“[It was] a project to pick up some gigs and have some fun, and it evolved from there into our main concentration, and we’ve been going strong ever since,” Dunn said.
Each of the five members (Dunn, Jenni Charles, Dave Lockhart, Bryan Daines and Brian Huston) brought their own influences to the table, such as New Grass Revival, Old Crow Medicine Show and the almighty Neil Young, and from that formed their own Americana style. They blend elements of blue grass fiddle shredding with country vocal inflections, bright guitar chords and chugging snare, held together with the communal feel of alternating male and female vocals and sing-along harmonies. They have that special quality of creating an atmosphere, a fun one. They’ve had success at festivals like High Sierra Music Festival, Strawberry Music Festival, Joshua Tree Roots Festival and Yarmony Grass, to name a few. They also put a bit of energy into their message as well. DWC describes their sound as reflecting the American West.
“To me I think it relies strongly on songwriting and storytelling, that kind of troubadour aspect of the whole thing, relaying stories from generation to generation,” Dunn said.
DWC recently finished recording a new EP. The three-song EP (yet to be titled) spans old rowdy country to male/female duets to a pirate-ship shanty tune. It’s still in its raw, recently recorded form, but they’ll be mixing and mastering it over the last months of summer, and DWC is aiming to release it by mid-October. This release will be the first installment of a string of EPs. DWC is hoping to put out a new EP every few months.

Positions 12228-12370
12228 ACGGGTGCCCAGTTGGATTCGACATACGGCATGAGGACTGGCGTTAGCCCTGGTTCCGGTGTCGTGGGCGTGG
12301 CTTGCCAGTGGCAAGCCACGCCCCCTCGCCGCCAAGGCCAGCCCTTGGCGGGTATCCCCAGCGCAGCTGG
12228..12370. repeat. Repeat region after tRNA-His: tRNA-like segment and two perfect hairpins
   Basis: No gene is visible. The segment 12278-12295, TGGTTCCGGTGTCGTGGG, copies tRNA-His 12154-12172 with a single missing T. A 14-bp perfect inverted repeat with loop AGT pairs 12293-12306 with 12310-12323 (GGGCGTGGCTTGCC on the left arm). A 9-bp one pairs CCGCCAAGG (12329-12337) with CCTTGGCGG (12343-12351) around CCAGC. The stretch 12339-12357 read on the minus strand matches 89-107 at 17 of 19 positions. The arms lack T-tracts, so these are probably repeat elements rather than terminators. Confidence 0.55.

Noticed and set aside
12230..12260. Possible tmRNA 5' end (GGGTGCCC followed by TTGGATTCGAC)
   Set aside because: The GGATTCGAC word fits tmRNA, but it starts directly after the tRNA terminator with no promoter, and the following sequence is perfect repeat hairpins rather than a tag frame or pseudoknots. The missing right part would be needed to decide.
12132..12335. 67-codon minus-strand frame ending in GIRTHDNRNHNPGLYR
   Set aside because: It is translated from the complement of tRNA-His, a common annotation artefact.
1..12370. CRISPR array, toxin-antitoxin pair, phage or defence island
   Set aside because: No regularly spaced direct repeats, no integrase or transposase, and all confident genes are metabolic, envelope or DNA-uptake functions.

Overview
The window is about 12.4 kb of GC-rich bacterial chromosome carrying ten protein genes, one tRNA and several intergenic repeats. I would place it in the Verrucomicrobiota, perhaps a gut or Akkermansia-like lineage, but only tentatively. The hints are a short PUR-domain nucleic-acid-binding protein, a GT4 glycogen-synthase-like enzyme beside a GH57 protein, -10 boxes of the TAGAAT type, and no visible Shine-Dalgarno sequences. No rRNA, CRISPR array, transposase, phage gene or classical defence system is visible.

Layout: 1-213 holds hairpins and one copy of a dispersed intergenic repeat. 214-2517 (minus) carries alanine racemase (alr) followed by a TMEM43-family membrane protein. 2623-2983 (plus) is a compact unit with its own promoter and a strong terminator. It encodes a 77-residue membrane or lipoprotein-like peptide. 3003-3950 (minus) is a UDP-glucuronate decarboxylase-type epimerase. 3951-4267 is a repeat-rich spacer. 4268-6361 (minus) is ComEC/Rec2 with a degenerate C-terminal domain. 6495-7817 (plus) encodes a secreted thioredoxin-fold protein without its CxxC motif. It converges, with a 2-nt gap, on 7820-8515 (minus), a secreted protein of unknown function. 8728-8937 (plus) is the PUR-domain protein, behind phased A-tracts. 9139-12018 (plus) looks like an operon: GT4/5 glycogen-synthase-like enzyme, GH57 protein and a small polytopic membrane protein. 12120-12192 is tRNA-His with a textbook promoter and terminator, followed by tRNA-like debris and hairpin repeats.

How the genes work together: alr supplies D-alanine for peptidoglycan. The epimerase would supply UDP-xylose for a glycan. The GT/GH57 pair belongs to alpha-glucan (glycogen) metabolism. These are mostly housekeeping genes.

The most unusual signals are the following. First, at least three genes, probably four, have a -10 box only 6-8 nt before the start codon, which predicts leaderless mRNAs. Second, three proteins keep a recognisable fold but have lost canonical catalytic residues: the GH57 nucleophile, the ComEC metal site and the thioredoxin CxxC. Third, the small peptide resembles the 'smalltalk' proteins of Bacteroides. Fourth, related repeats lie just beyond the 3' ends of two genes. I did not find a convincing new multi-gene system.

“We’re excited about getting these EPs out, and want to see where that leads us,” Dunn said. “We went with something that’s a little more creative and a way to get the music out more often than just doing a straight up album, and see how that goes. I think it’s gonna be a good thing.”
There will be a cohesive nature to the project, but DWC is brainstorming on the trajectory.
“We’re trying to shoot around ideas for that whole release program,” Dunn said. “We’re working on an overall picture and scheme for names of all of them. We haven’t settled on anything yet, but we’re going to try to put some sort of common thread between.”
While they’re figuring out their process, DWC will still be playing live. As for their next run through Sacramento, they’re hoping to return in November. If not then, they’ll surely be through again soon,; there are no plans to slow down their touring speed. Although each musician has their own method, be it endless touring or endless press, there are a few objective and important tips to go by.
“Stay creative, keep putting out new music and don’t get stagnant,” Dunn said. “Try not to get frustrated, because it can be fairly frustrating; the whole process, really.”
Shortly after Dunn offered that honest token of advice, we thanked one another for the time and both hung up; Dunn disappeared into the tour ether, the smoky Missoula streets, and DWC’s own special road.